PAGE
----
United States Government Bond 10Y

The United States Government Bond 10Y decreased to 2.69 percent in April from 2.73 percent in March of 2014. The United States Government Bond 10Y averaged 6.38 from 1912 until 2014, reaching an all time high of 15.84 in September of 1981 and a record low of 1.40 in July of 2012. Generally, a government bond is issued by a national government and is denominated in the country`s own currency. Bonds issued by national governments in foreign currencies are normally referred to as sovereign bonds. The yield required by investors to loan funds to governments reflects inflation expectations and the likelihood that the debt will be repaid. This page provides - United States Government Bond 10Y - actual values, historical data, forecast, chart, statistics, economic calendar and news. 2014-04-24

Actual Previous Highest Lowest Forecast Dates Unit Frequency
2.69 2.73 15.84 1.40 2.73 | 2014/05 1912 - 2014 Percent Daily

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United States Government Bond 10Y
LIST BY COUNTRY


CALENDAR GMT Country Event Reference Actual Previous Consensus Forecast
2014-02-12 06:00 PM United States
10-Year Note Auction
2.795% 3.009%
2014-04-09 06:00 PM United States
10-Year Note Auction
2.720% 2.729%
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Markets Last Previous Highest Lowest Forecast Unit
Stock Market 16501.65 2014-04-23 16457.66 16576.66 41.20 16487.98 2014-05-31 Index points [+]
Currency 79.86 2014-04-23 80.11 164.72 71.58 80.03 2014-05-31 [+]
Government Bond 10Y 2.69 2014-04-23 2.73 15.84 1.40 2.73 2014-05-31 Percent [+]
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Government Bond 10Y | Notes
A government bond is a security issued by a national government denominated in the country's own currency. The most common process of issuing bonds is through underwriting. In underwriting, one or more securities firms or banks, forming a syndicate, buy an entire issue of bonds from an issuer and re-sell them to investors. The security firm takes the risk of being unable to sell on the issue to end investors. However government bonds are instead typically auctioned. Bonds issued by national governments in foreign currencies are normally referred to as sovereign bonds. The first ever government bond was issued by the English government in 1693 to raise money to fund a war against France. In the past, Government bonds were usually referred to as risk-free bonds, because governments could easily devaluate their currencies or raise taxes to redeem the bond at maturity. However, the recent downgrade of the United States debt rating and the on-going sovereign debt crisis in the European Union has cast serious doubts into those risk-free assumptions. Moreover, unless governments issue inflation-indexed bonds, there is inflation risk, in that the principal repaid at maturity will have less purchasing power than anticipated if the inflation outturn is higher than expected.


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LATEST NEWS

US Durable Goods Orders Surge in March  
New orders for manufactured durable goods in March increased $6.0 billion or 2.6 percent to $234.8 billion. This increase, up two consecutive months, followed a 2.1 percent February increase.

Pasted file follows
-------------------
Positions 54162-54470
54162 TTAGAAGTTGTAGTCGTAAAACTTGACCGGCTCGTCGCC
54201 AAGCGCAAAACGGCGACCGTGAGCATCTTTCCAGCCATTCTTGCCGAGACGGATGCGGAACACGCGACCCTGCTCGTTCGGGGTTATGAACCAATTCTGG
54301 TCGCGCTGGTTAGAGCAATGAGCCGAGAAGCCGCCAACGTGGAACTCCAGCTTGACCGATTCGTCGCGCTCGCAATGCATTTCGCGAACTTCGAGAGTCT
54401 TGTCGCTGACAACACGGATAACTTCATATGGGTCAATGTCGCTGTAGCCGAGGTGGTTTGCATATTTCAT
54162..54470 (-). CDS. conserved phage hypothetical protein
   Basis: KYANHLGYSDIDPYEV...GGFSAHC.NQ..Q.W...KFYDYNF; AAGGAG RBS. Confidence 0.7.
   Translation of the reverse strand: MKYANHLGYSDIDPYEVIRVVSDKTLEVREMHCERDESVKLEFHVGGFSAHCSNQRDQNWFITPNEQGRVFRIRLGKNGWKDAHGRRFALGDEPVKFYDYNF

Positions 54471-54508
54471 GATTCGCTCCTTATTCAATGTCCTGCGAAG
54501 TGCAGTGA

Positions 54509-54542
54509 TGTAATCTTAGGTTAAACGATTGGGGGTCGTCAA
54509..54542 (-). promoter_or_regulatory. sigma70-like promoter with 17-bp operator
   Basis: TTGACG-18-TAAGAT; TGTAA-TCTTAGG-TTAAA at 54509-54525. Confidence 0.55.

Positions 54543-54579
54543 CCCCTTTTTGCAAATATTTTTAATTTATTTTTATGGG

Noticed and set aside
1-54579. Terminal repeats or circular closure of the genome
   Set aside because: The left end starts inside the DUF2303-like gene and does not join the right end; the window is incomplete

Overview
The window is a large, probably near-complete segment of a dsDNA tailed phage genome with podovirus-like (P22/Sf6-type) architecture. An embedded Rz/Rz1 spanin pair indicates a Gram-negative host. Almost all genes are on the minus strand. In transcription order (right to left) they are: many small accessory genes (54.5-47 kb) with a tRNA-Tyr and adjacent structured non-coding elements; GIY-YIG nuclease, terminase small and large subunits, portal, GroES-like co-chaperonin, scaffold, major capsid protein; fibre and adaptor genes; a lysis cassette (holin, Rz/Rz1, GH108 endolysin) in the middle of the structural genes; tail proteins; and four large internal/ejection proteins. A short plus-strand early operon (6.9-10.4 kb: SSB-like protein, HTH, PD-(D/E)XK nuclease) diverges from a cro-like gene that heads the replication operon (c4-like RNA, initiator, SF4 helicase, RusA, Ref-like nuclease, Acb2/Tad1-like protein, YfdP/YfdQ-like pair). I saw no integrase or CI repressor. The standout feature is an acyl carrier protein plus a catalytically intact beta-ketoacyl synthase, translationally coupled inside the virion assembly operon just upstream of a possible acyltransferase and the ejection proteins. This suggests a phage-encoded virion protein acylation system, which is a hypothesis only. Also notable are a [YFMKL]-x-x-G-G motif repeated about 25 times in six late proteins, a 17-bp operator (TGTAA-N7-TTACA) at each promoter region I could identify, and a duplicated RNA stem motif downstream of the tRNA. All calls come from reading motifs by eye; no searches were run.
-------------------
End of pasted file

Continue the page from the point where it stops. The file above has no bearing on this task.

US Jobless Claims Rise in Latest Week  
In the week ending April 19, the advance figure for seasonally adjusted initial claims was 329,000, an increase of 24,000 from the previous week's revised level. There were no special factors impacting this week's initial claims.
Central Bank of Turkey Leaves Main Rates on Hold  
The Monetary Policy Committee decided on April 24th, 2014, to leave the one-week repo rate on hold at 10.0 percent for the third straight meeting. The Central Bank said it will maintain the current policy stance until there is a significant improvement in the outlook for inflation.
Swiss Trade Surplus Narrows Further in March  
The trade surplus decreased 10.6 percent in March of 2014 from the previous month to CHF 2.1 billion as imports rose at a higher pace than exports. Compared with a year earlier, the trade balance increased by 17.2 percent, driven by stronger sales of pharmaceuticals and chemicals products, and machinery to Europe and China.
Polish Unemployment Rate Falls in March  
Poland’s jobless rate dropped for the second straight month in March of 2014 to 13.5 percent, down from 13.9 percent in February and below market forecasts. A year earlier, unemployment was recorded at 14.3 percent.
South Korean Economy Expands at a Fastest Pace  
In the first quarter of 2014, South Korea’s GDP accelerated for the fourth straight quarter to an annual 3.9 percent growth rate, driven by exports.
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South Korean GDP expanded a seasonally adjusted 0.9 percent on quarter in the first three months of 2014, the same rate recorded in the previous quarter and above market expectations.
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At its April 23rd, 2014 meeting, the Reserve Bank of New Zealand lifted the benchmark interest rate for the second straight meeting by 25 bps to 3.0 percent, as inflationary pressures were increasing and were expected to continue doing so over the next two years.
US New Home Sales Fall Sharply in March  
Sales of new single-family houses dropped 14.5 percent in March of 2014 to their lowest level in eight months. Sales were recorded at a seasonally adjusted annual rate of 384,000, below the revised February rate of 449,000.
US Markit Manufacturing PMI Steady in April  
At 55.4 in April, the Markit Flash U.S. Manufacturing PMI was down fractionally from 55.5 in March, but still well above the neutral 50.0 value. Sharper rates of output and new business growth boosted the Manufacturing PMI during April, while the main negative influence on the headline index was a rise in the suppliers’ delivery times component.
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